Much of his success has been attributed to his down-to-Earth nature and personable demeanor. Whether you’re John Boehner, Speaker of the House, or Jane Doe, local restaurant owner, many who have met him agree that he’s a genuine listener and a straight shooter.
Dr. Dean Haddock, a clinical psychologist and chairman of the Kern County Republicans, talked to Townhall about the significance of McCarthy’s promotion.
“The first time I met Kevin, he said, ‘Dean, I’m glad you’re here. If there’s anything I can do to help you, you let me know.’ And he meant that. It’s like when you’re the new kid in school, and someone comes to show you the ropes. Kevin is that person, and it’s a reflection of his personality and his natural ability to lead…Someone who’s there for you will have loyalty that follows.”
Haddock also spoke to the criticism that McCarthy is too moderate and compromises too much to be a strong party leader.
“He is conservative, and you only have to look at his personal life to see that. He’s been happily married for years to his high-school sweetheart, they’ve raised two children, and they still live in the first house they bought together. He leads a conservative lifestyle, and that’s just how many of us who have been born and raised here are.”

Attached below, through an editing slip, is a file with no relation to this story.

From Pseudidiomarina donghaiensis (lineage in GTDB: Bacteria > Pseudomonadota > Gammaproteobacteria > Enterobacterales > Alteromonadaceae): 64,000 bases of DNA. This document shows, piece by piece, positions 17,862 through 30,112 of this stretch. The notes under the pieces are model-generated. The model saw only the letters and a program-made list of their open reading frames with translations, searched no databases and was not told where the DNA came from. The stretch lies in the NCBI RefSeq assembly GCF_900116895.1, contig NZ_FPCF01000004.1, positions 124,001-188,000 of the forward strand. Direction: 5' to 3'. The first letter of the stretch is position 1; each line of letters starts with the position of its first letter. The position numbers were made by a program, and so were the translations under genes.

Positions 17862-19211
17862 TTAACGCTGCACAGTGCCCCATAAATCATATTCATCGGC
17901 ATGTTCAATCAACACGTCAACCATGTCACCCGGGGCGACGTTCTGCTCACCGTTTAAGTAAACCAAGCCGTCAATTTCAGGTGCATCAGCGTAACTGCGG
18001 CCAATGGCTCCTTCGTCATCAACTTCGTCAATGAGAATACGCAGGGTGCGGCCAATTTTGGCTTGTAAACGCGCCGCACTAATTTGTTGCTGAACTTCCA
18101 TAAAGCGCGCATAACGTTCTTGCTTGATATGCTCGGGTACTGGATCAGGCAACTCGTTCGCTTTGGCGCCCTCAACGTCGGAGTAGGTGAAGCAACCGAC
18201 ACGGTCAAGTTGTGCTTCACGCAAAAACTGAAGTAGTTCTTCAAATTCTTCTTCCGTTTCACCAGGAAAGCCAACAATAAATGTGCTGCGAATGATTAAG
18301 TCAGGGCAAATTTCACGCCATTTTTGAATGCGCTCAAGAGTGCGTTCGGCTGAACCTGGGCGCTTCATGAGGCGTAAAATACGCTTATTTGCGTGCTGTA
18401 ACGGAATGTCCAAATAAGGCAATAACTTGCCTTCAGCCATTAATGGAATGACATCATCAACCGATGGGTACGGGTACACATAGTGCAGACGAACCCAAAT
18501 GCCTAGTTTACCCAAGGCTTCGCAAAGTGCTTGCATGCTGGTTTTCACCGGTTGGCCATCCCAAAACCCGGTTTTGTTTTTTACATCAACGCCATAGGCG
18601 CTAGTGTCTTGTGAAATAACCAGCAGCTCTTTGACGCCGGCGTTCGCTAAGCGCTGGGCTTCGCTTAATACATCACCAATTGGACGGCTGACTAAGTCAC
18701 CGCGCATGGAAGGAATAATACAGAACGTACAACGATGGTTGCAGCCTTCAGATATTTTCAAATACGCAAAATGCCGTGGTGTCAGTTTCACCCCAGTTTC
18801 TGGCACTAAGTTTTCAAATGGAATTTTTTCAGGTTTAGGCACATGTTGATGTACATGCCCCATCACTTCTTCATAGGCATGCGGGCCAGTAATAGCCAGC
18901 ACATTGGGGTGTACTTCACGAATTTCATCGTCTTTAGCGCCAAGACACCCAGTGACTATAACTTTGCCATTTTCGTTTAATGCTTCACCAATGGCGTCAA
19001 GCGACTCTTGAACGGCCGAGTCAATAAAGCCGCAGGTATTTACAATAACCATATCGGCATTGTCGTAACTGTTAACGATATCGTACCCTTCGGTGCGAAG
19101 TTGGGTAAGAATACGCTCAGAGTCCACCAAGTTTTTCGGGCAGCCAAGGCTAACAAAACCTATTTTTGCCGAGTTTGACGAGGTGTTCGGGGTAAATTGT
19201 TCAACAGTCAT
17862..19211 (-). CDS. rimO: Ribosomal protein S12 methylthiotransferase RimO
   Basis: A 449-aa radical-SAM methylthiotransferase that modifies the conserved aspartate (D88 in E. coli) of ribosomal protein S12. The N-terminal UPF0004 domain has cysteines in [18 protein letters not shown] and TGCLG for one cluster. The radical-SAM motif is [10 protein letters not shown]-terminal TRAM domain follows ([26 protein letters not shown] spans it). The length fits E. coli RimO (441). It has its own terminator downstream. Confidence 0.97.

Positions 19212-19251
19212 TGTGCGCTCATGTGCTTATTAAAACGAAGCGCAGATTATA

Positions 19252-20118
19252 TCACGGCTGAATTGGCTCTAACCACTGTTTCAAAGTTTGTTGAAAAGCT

The Bakersfield resident, whose last run-in with the politician was at the grocery store in the milk aisle, believes that Washington will soon benefit from McCarthy’s hometown conservatism and his desire to find common ground on viable solutions for some of today’s toughest issues.
Becoming the second-ranked Republican in the House will give McCarthy a greater opportunity to use his leadership skills in uniting the party and prioritizing legislative goals.
“Kevin’s a smart business man,” Haddock continued. “Because of that, he looks for the win-win for everyone. That doesn’t make him a moderate. It makes him a good leader.”
Transitioning into the leader’s position will come with more scrutiny from those looking to discredit the party from the left, but also from those who expect more from the right. McCarthy will have a very difficult balancing act ahead of him, but he is equipped with a unique skill set that no other member of House leadership brings to the table. For now, the House stands poised to begin a new future and find a new direction with a leader capable of making significant impacts in many upcoming Congressional races.
The only thing that can stop conservatives now, are conservatives themselves.